Letting players control the power of the product is, I think, pointless unless the penalty for failure offsets the rewards for success. Even if there is reciprocal punishment and successes are few, game balance will eventually slip away from control, I think.
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Old 09-27-2010, 08:32 PM   #9
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Re: Crafting: How does it work at your favorite game?

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The biggest challenge to crafting is the concept of uniqueness and how to cheat to get there We are currently working to deepen our crafting system so this has been a helpful read -- thanks to all participants.

It's the first time I've heard of the 'battle with an item' idea. It sounds like a neat way to throw in some randomness and make sure the whole process takes time. It's a clever move all in all but it sounds complicated and difficult to pull off well. Unless it is the main highlight of a MUD, I don't think it would be worth trying it on for us.

We are building up on a pretty conventional crafting system, a set of skills that turn PK arena trophies into a limited set of wearable items. The goal is both to increase the pool of raw materials and products, and to make sure that there's something unique about each product (therein lies the rub).

I have to say that as an English teacher I shudder to think of opening item strings to players. A great balance seems to be user submissions passing a screening process. We're already doing that for quest ideas and I think we can carry it over for crafting.

Letting players control the power of the product is, I think, pointless unless the penalty for failure offsets the rewards for success. Even if there is reciprocal punishment and successes are few, game balance will eventually slip away from control, I think.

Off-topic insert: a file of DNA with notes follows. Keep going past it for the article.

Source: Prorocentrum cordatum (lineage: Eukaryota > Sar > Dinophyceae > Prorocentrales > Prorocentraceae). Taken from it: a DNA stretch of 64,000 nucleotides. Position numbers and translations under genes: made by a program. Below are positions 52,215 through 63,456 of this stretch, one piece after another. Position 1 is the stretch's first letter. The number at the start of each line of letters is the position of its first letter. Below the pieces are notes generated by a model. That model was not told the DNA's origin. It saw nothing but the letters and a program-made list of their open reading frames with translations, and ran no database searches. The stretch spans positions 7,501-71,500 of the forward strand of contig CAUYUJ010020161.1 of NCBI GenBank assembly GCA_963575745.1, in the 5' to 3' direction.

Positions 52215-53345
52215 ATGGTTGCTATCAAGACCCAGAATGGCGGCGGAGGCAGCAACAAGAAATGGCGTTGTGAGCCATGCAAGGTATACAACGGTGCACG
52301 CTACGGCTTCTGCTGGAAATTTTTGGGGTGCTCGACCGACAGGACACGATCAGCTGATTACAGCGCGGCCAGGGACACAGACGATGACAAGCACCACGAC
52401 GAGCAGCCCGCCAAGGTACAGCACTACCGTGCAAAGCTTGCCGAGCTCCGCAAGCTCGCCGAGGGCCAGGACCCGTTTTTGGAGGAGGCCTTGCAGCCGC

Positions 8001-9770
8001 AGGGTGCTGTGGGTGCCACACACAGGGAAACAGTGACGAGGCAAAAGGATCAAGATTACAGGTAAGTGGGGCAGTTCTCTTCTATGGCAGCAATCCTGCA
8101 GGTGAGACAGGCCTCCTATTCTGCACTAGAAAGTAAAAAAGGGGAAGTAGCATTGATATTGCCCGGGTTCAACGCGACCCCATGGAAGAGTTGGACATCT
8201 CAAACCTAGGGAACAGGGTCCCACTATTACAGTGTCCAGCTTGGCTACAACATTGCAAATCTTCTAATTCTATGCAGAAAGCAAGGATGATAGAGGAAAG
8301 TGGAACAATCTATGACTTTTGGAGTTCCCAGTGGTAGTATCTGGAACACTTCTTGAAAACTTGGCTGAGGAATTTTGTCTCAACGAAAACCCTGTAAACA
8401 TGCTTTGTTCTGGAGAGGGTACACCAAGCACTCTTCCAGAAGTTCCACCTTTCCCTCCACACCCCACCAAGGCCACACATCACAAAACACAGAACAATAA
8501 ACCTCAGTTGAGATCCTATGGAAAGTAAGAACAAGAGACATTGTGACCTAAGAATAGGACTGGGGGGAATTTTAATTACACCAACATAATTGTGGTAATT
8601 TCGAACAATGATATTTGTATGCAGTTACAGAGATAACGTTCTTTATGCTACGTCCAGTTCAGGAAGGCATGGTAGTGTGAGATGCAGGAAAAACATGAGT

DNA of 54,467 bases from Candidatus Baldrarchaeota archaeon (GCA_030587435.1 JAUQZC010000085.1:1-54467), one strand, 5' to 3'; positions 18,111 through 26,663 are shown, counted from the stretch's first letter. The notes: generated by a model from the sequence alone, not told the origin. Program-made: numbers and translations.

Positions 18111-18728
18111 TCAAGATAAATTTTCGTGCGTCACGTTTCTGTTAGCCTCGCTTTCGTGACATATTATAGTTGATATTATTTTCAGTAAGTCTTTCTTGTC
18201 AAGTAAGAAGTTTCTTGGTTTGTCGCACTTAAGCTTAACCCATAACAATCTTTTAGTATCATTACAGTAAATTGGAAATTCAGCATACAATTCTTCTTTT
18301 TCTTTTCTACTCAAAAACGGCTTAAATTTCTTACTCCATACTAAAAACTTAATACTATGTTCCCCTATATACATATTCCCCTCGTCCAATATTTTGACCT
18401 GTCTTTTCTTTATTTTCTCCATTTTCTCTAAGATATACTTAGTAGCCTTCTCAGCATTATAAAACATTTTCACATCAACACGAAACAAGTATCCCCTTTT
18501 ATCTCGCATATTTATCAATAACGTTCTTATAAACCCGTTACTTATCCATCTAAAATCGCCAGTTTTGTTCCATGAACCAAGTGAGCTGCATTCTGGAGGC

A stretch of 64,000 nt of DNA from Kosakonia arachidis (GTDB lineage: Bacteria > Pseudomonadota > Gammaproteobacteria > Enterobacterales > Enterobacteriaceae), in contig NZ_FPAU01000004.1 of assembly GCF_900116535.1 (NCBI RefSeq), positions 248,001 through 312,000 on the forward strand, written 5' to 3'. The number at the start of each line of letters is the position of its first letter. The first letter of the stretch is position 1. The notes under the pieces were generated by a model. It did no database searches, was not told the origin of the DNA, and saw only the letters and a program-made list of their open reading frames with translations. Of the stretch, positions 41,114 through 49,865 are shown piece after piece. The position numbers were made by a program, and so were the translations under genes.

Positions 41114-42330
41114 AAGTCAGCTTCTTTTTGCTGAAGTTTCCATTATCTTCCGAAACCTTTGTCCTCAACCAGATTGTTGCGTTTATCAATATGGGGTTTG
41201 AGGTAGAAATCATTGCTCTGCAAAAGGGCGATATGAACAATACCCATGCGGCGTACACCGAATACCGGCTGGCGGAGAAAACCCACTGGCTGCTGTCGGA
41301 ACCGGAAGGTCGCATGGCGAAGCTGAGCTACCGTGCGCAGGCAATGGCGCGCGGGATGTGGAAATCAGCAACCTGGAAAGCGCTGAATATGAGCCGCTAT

Well on that score, its best not to be too restrictive and just keep a log of what is created for typo purposes or use a method of 'if you dont treat the item with IC respect you will lose it or waste resources". Example with the same game Primordiax, has a clothing machine which is another type of crafting.

It allows for the total unfrestricted creation of wearable items. You get to decide where it is worn, if it is on or over, how transparent it is, how warm it is, the ASCII colour, does it cover more than one part of the body (an apron would cover chest, top of legs for example), can it be worn under something and if so how visibile it is if it is. You can create a full set of clothing, with underwear, briefs would be invisible under leggings, but you would just see the socks peeking out from top of the shoes for example. Its great fun!

Players have complete free reign to make anything they want, the description, the alias's, the alternative id names etc, and so far, from what I have seen there has been zero abuse of the mechanic, and a lot of care.